As you might guess from the name of this trail, there’s a nice lookout platform that affords a view down towards the valley through which Little Rouge Creek flows.
Bear with me. Let’s get the parking nonsense out of the way. I like to park at the north trailhead, but the parking is a little restrictive because of the nearby zoo. You head north along Meadowvale Rd past Sheppard Ave, turn right onto Zoo Road and make sure you keep going right. Park on the side of the road. You are good to do this from October to April. Outside of these months, you can only park here on weekdays. Weekends you’ll have to pay to park at the zoo. Or take the southern trailhead and park at Twyn Rivers road. This is likely to be rammed on summer weekend days.
I survived the parking and turned right near the visitor’s centre to begin The Vista Trail. There is a Common Lilac tree outside the visitor’s centre which flowers in mid-to-late spring. It’s an introduced species, but not terribly aggressive, so I think it is probably okay for us to enjoy the scent the flowers give off. Go on, give it a sniff! There are some bird feeders beside the visitor’s centre, so it is often a good spot to have a look for some feathered friends.
Pushing on, the trail follows the edge of a ridge through trees. Listen out for the call of Killdeer I’ve often seen and heard them spend their time in the open field to the right. Around a bend and I approached the viewing platform located beside an open meadow. From the platform, you can see down to the Little Rouge Creek and during fall the view of the changing leaf colours on the many trees is very pretty. There is also good birding in this area. I have seen many warblers in the trees, including my favourite – the Black-and-white Warbler, Eastern Towhees and many more. Near the hydro poles I have seen Eastern Bluebirds. Outside of the colder months, this area is often filled with Tree Swallows. On this particular morning, I saw half-a-dozen White-tailed Deer grazing and keeping half-an-eye on me.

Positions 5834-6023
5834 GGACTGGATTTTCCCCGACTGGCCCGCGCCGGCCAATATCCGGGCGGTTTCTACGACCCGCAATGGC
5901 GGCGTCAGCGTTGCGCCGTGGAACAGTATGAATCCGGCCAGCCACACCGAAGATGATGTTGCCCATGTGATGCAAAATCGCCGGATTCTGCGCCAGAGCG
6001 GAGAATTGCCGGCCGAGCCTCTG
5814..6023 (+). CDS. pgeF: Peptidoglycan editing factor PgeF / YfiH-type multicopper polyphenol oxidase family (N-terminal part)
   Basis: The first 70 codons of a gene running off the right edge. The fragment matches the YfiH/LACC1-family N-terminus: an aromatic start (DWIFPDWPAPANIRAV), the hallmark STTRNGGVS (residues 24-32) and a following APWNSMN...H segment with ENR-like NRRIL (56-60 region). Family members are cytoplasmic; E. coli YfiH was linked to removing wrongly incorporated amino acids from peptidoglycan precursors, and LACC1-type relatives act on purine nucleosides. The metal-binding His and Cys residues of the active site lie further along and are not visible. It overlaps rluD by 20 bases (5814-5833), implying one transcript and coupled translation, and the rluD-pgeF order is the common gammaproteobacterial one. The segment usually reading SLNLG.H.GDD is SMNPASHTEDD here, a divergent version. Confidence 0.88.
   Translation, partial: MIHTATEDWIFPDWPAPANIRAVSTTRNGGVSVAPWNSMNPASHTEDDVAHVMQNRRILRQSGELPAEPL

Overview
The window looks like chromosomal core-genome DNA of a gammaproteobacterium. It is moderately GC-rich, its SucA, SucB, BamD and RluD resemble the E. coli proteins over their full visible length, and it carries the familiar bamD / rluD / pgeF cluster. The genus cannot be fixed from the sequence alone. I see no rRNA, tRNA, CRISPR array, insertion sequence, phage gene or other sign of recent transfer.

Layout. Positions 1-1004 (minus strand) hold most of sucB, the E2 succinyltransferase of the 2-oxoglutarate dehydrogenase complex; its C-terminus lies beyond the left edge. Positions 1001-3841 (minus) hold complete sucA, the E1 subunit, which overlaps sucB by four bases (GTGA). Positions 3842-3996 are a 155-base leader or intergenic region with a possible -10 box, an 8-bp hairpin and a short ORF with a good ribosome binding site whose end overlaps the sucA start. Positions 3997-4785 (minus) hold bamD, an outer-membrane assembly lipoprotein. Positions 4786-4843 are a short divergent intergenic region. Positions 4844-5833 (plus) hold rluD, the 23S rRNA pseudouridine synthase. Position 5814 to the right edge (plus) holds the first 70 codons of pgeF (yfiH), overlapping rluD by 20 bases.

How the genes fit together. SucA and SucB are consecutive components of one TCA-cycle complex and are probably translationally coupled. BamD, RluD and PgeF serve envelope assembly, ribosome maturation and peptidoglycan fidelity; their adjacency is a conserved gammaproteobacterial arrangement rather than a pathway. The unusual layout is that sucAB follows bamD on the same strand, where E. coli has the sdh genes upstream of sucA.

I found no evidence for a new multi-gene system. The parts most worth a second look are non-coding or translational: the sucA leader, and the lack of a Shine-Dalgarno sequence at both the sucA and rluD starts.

Sticking to the left trail and back into tree coverage, I continued to make my way along the ridge. Dappled sunlight and tree coverage make for good habitat fort Ontario’s Provincial Flower, the Great White Trillium which can also be seen flowering in mid-to-late springtime and I was pleased to see some here.
A couple of steeper climbs with tree roots underfoot make the trail slightly more challenging, though it is less difficult than The Mast Trail. Likely due to the way the sunlight lands, along the ridge are conifers to the left and deciduous trees, mostly maples, to the right. Expect to hear the calls and drummings of woodpeckers through much of the year.
The Vista Trail reaches its conclusion after a gradual decline down towards Twyn Rivers Road. You have three options now! You can turn back the way you came, or you can pick up either The Orchard Trail or The Mast trail. The Orchard Trail will take you back to where you started out. The Mast Trail will mean you’ll have to eventually turn back. These two trails can be found by turning left onto the road. Be careful, the road can be a little dicey, there are no sidewalks and drivers aren’t always as generous as they ought to be. After a short walk you will find signs for The Orchard Trail on your left and The Mast Trail on your right.
Type: Point-to-Point (But you can loop via a separate trail)
Views: Good – has an observation deck offering views down into valley
Nature/Wildlife: Good – I’ve seen numerous birds and deer in particular. I think The Orchard Trail might be a touch better.
Overall: One of the shorter trails (though you do have to walk back again). The observation deck is a highlight. Around the deck is also good for birding, especially during spring migration (April to June, peaking in May).
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